According to the World Health Organization (WHO), about 15% of the world’s population lives with some form of disability. That seemingly small percentage makes up more than 1 billion of the world’s population. In other words, about 1 out of 8 people will have difficulty navigating through design that is only made for “the average person”.
When you’re attempting to understand accessibility, it’s important to listen to and interact with real people with disabilities in your research. What do they need? What kinds of designs are burdensome to them? What has worked for them so far, and what hasn’t?
Understanding their needs requires empathy, and empathy is the foundation for good, inclusive, and accessible design.
If you’re just starting out on understanding accessibility, this breakdown might be helpful to you. Here are five basic aspects of design that you should pay attention to when designing for accessibility.
When it comes to the words on your digital product, use simple language and avoid jargon to cater to users on all levels of language proficiency. Simple language includes all, but complex language excludes people who only use the language on a basic level.
Use non-textual cues like pictures and colors to include non-literate users, and allow voice input and autocomplete text fields to accommodate people who aren’t able to use keyboards.
When writing for accessibility, it’s always important to optimize content for people who use assistive technology like screen readers. This includes being specific with button labels, and giving context to action buttons. For example, “Add to Cart” would be more understandable than just “Add”, because it mentions the subject of the action.
Color and Contrast
Avoid using design that solely depends on color to be understood. Take Google Maps for example — red is used to indicate traffic congestion, and green to indicate clear roads. But along with that, they also include a brief breakdown on the traffic condition in text, and provide the option for voice directions.
If you have to use design that depends on color, it’s always good to include labels or other visual cues. Otherwise, make use of contrast to help users with low vision and color blindness interact with and better understand color-coded visual cues.
Contrast is important for users to distinguish between text and non-text elements. This is required for good readability for not only the visually impaired, but also able-bodied users. Under bright sunlight or with low screen brightness, a bad contrast ratio would negatively affect any user’s experience on your app or website.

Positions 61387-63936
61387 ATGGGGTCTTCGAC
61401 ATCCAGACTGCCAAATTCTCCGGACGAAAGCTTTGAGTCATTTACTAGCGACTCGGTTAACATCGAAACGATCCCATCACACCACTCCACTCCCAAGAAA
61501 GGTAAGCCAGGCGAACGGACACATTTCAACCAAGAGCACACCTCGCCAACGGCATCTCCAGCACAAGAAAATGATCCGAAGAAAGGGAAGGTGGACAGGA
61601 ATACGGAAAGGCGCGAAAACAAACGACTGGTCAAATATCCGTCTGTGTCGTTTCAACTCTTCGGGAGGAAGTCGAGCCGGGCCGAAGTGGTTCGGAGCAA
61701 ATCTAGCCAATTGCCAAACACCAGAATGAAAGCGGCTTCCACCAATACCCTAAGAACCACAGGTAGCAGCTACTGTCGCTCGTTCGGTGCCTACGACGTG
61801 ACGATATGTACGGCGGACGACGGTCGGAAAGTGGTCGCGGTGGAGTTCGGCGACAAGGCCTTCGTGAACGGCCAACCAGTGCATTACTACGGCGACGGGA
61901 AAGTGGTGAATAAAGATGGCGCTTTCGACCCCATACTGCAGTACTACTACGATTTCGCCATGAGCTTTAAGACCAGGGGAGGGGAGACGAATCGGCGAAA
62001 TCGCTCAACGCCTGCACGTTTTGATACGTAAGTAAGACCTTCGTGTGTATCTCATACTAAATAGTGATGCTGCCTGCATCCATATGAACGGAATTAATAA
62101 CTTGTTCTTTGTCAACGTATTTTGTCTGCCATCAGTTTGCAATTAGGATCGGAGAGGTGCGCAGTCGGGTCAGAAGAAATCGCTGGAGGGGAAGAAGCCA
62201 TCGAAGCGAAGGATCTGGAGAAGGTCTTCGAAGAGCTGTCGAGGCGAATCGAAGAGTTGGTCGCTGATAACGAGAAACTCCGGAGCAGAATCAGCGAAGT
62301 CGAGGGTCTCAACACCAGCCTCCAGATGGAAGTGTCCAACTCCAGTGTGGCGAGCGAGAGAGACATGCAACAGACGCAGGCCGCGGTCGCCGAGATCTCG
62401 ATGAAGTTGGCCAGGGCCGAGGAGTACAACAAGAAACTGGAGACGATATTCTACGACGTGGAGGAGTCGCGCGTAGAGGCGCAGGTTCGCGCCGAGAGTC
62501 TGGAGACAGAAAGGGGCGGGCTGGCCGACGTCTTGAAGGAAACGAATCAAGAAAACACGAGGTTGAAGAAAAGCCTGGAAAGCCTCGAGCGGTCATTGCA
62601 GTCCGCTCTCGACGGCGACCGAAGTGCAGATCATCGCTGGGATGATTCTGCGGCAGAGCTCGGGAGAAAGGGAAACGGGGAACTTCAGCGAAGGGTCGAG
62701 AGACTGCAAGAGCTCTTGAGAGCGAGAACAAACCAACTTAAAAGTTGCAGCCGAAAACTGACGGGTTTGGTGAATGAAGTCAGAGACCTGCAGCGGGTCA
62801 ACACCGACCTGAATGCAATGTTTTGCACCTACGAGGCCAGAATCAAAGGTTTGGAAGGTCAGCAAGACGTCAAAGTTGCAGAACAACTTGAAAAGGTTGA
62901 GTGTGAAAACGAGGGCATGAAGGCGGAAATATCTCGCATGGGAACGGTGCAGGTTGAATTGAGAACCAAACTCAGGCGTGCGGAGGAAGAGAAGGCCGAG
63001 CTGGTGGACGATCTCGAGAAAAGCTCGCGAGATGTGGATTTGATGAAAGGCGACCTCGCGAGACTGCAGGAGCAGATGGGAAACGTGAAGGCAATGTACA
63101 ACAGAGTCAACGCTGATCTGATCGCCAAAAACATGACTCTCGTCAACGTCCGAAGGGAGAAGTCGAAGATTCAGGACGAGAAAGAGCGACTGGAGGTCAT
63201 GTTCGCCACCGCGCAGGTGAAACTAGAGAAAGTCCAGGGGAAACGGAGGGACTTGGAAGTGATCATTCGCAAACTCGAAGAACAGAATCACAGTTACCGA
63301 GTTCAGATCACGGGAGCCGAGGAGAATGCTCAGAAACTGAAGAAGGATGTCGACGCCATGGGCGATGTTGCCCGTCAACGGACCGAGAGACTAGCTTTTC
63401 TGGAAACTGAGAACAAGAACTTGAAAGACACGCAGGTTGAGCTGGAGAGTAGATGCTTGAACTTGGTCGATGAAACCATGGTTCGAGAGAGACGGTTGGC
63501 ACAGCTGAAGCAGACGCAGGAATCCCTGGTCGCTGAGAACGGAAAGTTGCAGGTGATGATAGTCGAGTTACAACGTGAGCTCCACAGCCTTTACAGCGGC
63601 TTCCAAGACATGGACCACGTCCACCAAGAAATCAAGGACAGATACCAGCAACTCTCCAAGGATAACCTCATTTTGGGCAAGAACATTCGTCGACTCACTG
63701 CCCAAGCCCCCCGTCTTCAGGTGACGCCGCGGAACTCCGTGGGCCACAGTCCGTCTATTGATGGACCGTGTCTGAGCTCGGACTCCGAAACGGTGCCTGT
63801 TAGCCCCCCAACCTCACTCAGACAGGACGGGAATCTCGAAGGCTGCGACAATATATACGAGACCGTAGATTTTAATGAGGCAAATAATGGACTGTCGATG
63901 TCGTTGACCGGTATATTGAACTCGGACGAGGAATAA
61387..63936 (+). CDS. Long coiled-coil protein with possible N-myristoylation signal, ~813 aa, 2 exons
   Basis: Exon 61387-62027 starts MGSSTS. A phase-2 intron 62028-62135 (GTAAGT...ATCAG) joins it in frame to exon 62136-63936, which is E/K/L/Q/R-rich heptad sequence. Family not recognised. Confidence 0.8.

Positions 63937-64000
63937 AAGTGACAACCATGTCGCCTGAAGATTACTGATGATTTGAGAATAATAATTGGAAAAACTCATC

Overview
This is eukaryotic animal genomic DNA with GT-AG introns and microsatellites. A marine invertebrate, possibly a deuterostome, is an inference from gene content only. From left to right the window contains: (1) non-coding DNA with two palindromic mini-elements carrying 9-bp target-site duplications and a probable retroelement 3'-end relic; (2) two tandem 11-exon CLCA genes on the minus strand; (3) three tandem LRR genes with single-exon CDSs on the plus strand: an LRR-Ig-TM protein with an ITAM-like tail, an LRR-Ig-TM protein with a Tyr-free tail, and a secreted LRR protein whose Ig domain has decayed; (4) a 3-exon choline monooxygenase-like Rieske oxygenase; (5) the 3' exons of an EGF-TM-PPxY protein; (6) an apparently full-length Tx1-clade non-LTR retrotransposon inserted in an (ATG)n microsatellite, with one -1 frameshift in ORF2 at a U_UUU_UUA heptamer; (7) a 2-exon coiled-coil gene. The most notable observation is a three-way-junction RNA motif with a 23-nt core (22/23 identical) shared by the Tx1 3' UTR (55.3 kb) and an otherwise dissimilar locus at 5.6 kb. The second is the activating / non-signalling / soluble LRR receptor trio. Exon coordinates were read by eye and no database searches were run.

W3C recommends a minimum contrast ratio of 3:1 for large text (14pt bold or 18pt regular and above), and 4.5:1 for smaller text or when visual impairment is accounted for.
Your UI should have a simple and clear hierarchy of importance. For example, action items should be positioned at the top or bottom of the screen, or have shortcuts for easy access.
The reason why important elements are recommended to be at the top of the screen isn’t only because it’s common. It also helps with accessibility by including people who use screen readers. When these users explore the elements on a screen by touch, they experience an interface linearly, from top to bottom.
Since screen readers rely on the top-down structure of HTML, for accessibility’s sake, it’s important for developers and designers to keep the top-bottom left-right visual hierarchy in mind when deciding on the arrangement of elements including images, texts, and buttons.
Privacy and Security
Privacy isn’t something most of us have to think too much about, but it is for users with vision or hearing impairments, or simply those who depend on voice commands, assistive technology, or other people to complete tasks. Making private information secure is important in order to make your website or app accessible beyond the able-bodied user.
One way to do that is by providing controls for personal information to be hidden when prompted, or require extra permission before allowing private information to be accessed or read aloud.
Last but not least, don’t assume everyone uses the latest tech on the newest devices. Include older models and humble devices when you design — use responsive design to include smaller sized screens, offer lite versions of your app or simplified versions of your website, and use design that demands minimal battery usage.
After all, lighter works for everyone including those with the newest tech, but heavier may leave out a good bunch.
We’ve Got More
This barely scratches the surface on accessibility, but if you’re interested in more technical breakdowns on design and accessibility, you’re in for a treat — there’s a lot in the works!
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